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About $384.1 million in jewellery and other items was reportedly stolen in the Hatton Garden heist
About $384.1 million in jewellery and other items was reportedly stolen in the Hatton Garden heist

Hollywood-style jewellery heist still baffles

Details on the high-profile, Hollywood-style Hatton Garden jewellery heist continue to emerge, with police having now released CCTV images of some of the thieves involved.

The crime – which took place during the Easter period – is said to be one of the largest ever committed in the UK, and involved a gang targeting a safety deposit business located in Hatton Garden, the jewellery and diamond district in London.

When the news first broke, multiple media reports suggested that around 300 safety deposit boxes – many believed to belong to those working in the jewellery and diamond trade – had been looted, and that the total value of jewellery and other items stolen was close to £200 million (AU$384.1 m).

The number of boxes has since been reduced to about 70, with no exact value of the stolen goods confirmed. Nevertheless, initial references to the theft being worthy of a movie plot appear to be substantiated.

The Metropolitan Police described the heist as “highly audacious”, explaining that the thieves visited the building twice on separate occasions.

The robbers first entered the premises on Thursday 2 April at 9:19pm before exiting the following morning at approximately 8:12am. They returned on Saturday 4 April at 10:17pm and didn’t leave until the next day at about 6:44am.

Police released CCTV images of the thieves
Police released CCTV images of the thieves

According to multiple media sources, the police issued a statement admitting an alarm was activated after the first break-in but that the police decided not to investigate.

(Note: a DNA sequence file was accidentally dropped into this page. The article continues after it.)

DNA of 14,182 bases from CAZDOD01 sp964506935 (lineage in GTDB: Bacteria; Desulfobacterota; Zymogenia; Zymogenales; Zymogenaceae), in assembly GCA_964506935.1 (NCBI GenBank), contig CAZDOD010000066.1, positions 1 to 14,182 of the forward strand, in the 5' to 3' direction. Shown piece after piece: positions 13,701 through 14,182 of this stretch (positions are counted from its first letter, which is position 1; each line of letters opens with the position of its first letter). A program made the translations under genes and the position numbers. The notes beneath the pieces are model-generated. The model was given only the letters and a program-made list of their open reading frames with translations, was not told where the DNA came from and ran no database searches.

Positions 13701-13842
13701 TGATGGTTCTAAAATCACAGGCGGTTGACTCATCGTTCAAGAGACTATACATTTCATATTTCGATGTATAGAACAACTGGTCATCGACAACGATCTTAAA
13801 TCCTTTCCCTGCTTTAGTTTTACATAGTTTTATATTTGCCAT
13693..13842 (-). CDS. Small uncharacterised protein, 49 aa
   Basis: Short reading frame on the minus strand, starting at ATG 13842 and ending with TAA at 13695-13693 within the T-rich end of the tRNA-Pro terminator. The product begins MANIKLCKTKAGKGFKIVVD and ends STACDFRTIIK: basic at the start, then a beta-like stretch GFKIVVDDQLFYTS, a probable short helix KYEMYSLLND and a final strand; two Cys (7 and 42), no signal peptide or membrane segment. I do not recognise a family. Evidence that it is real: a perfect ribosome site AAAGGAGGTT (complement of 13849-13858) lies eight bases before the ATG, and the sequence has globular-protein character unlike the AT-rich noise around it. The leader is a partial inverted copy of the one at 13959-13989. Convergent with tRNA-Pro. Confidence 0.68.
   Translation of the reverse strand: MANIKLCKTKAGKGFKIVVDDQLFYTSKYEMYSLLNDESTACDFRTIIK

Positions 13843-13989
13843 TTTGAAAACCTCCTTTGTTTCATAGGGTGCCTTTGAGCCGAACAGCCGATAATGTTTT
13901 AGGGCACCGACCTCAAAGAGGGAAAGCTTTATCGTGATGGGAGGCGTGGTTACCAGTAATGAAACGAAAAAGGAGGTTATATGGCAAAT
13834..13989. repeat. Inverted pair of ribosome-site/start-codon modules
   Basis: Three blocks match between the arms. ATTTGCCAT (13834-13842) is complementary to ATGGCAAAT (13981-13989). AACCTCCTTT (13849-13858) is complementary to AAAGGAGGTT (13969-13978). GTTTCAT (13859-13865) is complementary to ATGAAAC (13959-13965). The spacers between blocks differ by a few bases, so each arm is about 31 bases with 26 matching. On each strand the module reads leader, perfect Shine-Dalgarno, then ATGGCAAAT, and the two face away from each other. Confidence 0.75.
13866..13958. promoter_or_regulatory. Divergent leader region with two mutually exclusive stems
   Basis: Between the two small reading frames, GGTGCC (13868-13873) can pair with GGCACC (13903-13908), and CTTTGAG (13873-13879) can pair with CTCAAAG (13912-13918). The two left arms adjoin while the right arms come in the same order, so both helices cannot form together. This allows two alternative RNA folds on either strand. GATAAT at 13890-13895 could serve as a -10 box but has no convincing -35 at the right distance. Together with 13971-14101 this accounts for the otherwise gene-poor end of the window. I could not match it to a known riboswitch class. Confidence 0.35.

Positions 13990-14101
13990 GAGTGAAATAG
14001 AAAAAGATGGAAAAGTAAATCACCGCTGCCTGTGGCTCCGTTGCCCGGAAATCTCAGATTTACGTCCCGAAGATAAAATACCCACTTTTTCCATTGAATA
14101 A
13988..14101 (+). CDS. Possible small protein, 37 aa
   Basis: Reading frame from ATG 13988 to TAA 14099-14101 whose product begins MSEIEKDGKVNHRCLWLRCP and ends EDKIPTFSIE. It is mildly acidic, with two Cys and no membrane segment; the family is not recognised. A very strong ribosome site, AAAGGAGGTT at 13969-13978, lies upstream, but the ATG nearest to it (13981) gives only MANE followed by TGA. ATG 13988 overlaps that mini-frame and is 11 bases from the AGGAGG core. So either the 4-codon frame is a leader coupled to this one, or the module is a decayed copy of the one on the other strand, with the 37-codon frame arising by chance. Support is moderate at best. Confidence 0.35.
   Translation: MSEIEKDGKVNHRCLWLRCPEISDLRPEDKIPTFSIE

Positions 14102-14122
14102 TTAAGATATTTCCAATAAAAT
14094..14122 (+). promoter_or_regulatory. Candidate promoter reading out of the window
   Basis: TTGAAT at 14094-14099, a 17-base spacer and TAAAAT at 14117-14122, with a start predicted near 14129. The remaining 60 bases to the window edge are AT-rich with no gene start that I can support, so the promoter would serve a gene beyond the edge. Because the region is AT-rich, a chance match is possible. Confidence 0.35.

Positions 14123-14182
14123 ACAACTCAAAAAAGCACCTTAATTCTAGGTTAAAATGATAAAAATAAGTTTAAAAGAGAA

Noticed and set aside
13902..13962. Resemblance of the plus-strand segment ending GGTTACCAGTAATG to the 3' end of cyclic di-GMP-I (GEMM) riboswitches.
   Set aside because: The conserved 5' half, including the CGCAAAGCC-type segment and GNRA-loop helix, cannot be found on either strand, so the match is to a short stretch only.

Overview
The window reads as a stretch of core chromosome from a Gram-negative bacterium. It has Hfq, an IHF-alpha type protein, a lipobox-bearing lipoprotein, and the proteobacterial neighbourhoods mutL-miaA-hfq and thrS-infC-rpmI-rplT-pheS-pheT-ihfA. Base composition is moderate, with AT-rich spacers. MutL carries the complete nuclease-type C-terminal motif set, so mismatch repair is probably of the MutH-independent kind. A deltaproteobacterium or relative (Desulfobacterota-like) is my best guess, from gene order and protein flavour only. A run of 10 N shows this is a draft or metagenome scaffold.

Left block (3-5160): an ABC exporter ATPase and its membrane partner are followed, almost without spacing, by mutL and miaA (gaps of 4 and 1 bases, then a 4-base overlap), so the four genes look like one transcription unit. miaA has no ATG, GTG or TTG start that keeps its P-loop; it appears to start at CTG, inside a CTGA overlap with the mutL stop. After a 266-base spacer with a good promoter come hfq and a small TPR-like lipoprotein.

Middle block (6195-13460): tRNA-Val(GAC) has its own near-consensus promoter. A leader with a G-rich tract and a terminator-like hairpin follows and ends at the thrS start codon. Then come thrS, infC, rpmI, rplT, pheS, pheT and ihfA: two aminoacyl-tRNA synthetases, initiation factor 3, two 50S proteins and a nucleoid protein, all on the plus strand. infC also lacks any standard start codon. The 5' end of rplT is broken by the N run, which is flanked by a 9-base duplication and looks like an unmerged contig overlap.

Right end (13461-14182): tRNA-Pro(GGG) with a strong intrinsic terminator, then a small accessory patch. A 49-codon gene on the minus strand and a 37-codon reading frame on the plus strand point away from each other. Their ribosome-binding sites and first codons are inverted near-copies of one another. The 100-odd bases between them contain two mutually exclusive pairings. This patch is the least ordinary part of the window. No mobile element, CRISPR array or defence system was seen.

The statement explained: “The call was recorded and transferred to the police’s CAD (computer aided despatch) system. A grade was applied to the call that meant that no police response was deemed to be required. We are now investigating why this grade was applied to the call.”

Many have speculated that the police’s failure to respond was what encouraged the thieves to make their second entry, however, the police statement claimed it was “too early to say if the handling of the call would have had an impact on the outcome of the incident”.

Police indicated there had been no signs of forced entry to the outside of the building, which has led to speculation that the heist was an ‘inside job’.

Detective Chief Inspector Paul Johnson of the Flying Squad – the department of the Metropolitan Police responsible for investigating bank and commercial armed robberies – said the thieves disabled the building’s communal lift before abseiling down the shaft into the basement.

They then forced open the shutter doors of the basement, made their way into the safety deposit vault, and drilled through the two metre-thick, concrete-reinforced vault wall before opening the deposit boxes. 

“The scene is chaotic,” Johnson said. “The vault is covered in dust and debris and the floor is strewn with discarded safety deposit boxes and numerous power tools, including an angle grinder, concrete drills and crowbars.”

Although the recently released CCTV stills depicted three suspects, it was believed at least six people were involved.

At the time of publication, the police had contacted more than 40 security box owners and were continuing their investigation.

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